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Tsireledzani. OVERVIEW OF KEY RESEARCH FINDINGS Programme of Assistance to the South African Government to Prevent, React to Human Trafficking; Provision of Services for Research on Deepened Knowledge and Understanding of Human Trafficking and Provide Assistance to Victims of the Crime

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Programme of Assistance to the South African Government to Prevent, React to Human Trafficking; Provision of Services for Research on Deepened Knowledge and Understanding of Human Trafficking and Provide Assistance to Victims of the Crime


Commonwealth writer s prize
Commonwealth Writer’s Prize

Judge Dan Ojwang

“One of the remarkable aspects of the entries was the high number that concentrated on human trafficking and migration. The most striking of such novels were Eyo by Abidemi Sanusi (Nigeria), On Black Sisters’ Street by Chika Unigwe (Nigeria)and Refuge by Andrew Brown(South Africa). Reading these entries, the panel of judges was struck by the way slavery, in new guises, has come to speak powerfully of the plight of a generation of Africans who have come of age at a time of destitution, political repression and out-migration – a time when home is all too often quite unhomely”


Kopanong Hotel & Conference Centre

23-24 March 2010

Report by Carol Allais

Result 1
Result 1

Programme of Assistance to the South African Government


Scope of project
Scope of Project

This report provides the first comprehensive assessment of human trafficking in South Africa

The project was undertaken from December 2008 to December 2009 (with a 3-month no-cost extension to March 2010).

The fieldwork was undertaken between September and March 2010

Focus of study
Focus of Study

South Africa the main focus




also included

Research objectives
Research Objectives

  • Identify trafficking trends trafficking trends in order to develop appropriate responses;

  • Identify national legislative measures, policy frameworks and women’s and children’s rights instruments;

  • Analyse counter-trafficking responses regarding human trafficking in the SADC region and other countries with comparative features;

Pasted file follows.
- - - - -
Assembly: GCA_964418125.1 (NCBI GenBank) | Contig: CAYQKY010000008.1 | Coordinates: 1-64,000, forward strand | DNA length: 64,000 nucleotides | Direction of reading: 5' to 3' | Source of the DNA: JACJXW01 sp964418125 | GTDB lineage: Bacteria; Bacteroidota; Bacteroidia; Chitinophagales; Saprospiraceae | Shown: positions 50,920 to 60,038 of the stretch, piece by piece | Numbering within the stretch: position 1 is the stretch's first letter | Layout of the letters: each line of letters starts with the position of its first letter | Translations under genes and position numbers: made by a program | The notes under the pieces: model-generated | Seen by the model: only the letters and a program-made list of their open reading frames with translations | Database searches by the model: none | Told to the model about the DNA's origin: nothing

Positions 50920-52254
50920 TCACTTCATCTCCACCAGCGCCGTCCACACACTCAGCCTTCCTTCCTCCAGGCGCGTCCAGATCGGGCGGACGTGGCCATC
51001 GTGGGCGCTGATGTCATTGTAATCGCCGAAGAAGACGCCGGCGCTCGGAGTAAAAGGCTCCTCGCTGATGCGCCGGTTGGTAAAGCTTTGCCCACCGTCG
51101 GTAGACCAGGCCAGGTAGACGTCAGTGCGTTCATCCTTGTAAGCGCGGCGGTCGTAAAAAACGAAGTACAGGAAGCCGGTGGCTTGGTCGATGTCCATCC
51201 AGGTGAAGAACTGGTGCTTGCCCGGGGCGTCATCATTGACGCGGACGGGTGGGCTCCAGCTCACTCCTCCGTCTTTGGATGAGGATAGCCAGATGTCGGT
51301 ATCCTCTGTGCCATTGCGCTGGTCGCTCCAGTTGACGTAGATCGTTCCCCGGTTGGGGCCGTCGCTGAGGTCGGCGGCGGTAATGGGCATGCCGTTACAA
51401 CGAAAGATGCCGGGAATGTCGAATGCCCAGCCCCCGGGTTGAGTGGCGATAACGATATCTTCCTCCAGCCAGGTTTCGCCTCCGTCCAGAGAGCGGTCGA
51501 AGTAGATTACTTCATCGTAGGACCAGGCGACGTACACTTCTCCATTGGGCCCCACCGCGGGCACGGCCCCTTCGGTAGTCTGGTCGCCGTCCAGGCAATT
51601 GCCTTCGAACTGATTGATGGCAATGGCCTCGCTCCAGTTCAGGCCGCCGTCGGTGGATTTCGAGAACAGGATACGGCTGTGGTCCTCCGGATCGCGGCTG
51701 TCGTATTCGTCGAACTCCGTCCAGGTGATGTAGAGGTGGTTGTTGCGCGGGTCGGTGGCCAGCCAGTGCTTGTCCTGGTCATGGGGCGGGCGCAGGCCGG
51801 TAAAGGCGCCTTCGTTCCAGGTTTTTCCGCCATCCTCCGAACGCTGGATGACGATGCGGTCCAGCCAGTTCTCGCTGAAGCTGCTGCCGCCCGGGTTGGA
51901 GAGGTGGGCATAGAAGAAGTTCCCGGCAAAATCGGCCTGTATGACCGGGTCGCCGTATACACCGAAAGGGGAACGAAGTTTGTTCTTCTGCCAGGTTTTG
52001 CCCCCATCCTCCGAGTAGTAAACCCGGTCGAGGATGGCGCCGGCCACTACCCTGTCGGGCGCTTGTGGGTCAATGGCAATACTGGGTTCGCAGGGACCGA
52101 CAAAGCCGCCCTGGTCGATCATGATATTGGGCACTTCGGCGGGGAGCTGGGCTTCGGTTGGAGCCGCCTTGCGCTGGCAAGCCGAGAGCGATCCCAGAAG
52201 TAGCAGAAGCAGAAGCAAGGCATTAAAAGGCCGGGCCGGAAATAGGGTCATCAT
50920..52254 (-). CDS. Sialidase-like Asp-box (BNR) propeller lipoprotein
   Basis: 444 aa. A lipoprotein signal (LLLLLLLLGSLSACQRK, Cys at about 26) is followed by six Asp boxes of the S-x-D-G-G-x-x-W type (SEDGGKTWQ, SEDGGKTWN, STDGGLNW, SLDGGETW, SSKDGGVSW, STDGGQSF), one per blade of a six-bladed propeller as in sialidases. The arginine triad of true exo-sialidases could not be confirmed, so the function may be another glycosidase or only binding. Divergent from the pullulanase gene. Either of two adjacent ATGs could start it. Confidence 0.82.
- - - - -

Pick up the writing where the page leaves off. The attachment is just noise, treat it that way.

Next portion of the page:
• Identify the profile of the victims and characteristics and motives of the agents in human trafficking

  • Identify the purposes for human trafficking and the key driving factors;

  • Identify socio-economic aspects of the demand and cultural values and practices influencing human trafficking;

  • Identify the interrelation between human trafficking and migration relation issues in the context of globalization;

  • Identify the linkage between organised crime networks and corruption, and human trafficking;

  • Identify indicators for a national Trafficking Information Management System ;

  • Make recommendations on the outcome of the above results.

Research team
Research Team

Human trafficking is a cross-cutting social problem

Multidisciplinary research team:





Organised crime




Quantitative and qualitative data: surveys, interviews, documentary and open source materials.

Key informants included: law enforcement officials, immigration and customs officials, embassy officials, social service representatives, government representatives, NGOs, international organisations, victims of trafficking and other relevant parties thought to have information on trafficking in persons.

Innovative methodologies
“Innovative Methodologies”

  • To research what is largely a hidden crime, a component of the data-gathering was intelligence-led.

Research challenges
Research Challenges

Scope of project

First meetings with researchers were held in April 2009

  • Workshops to arrive at appropriate methodologies

  • Appointment of fieldworkers

  • Training on definition of trafficking by IOM

  • Data collection instruments designed

  • Approval by HSRC Ethics Committee

Difficulties in accessing key government informants

  • Lack of contact lists

  • Protocol required to access government officials

Data bases

No basic national-level data on victims of trafficking or traffickers available

(IOM only source of any statistics)

Sa responses to human trafficking
SA Responses to Human Trafficking

  • Signing and ratifying (on 14 December 2000 and 20 February 2004 respectively) the Protocol to Prevent, Suppress and Punish Trafficking in Persons, Especially Women and Children, supplementing the United Nations Convention against Transnational Organized Crime.

  • The Prevention and Combating of Persons Bill is awaiting ratification.

  • Currently the Criminal Law (Sexual Offences and Related Matters) Amendment Act, 2007 (Act No 32 of 2007) deals with certain elements of the Protocol definition.

Tsiredeldzani programme
Tsiredeldzani Programme

  • Established by the NPA - Answers the call for a collaborative, multi-agency, long-term co-ordinated strategic action

  • A multi-sectoral National Task Team has been established

  • National Action Plan is being developed.

  • Human Trafficking Desk has been established and

  • Multi-stakeholder Provincial Task Teams are being rolled out in the provinces.

    (The first Provincial Task Team established in KwaZulu Natal has been cited as an example of best practice.)

Victim centred approach
Victim-centred Approach

  • Manifest in the Victim’s Charter

  • Thuthuzela Care Centres (one-stop, integrated response to violent sexual acts against women and children)

Best practices
Best Practices

  • KZN Provincial Task Team

  • Thuthuzela Care Centres


  • Human Trafficking Awareness Week (2006)

    (Global best practice, US TIP Report 2007)

  • SAs Witness Protection Programme

    (UNODC Toolkit to Combat Trafficking in Persons 2008)

Key findings
Key findings

  • Unclear scale of the problem (quantitative data)

    - Criminal and hidden nature of the crime

    - Lack of official systems for recording data

    Anecdotal evidence and limited quantitative data gathered indicates that human trafficking is taking place.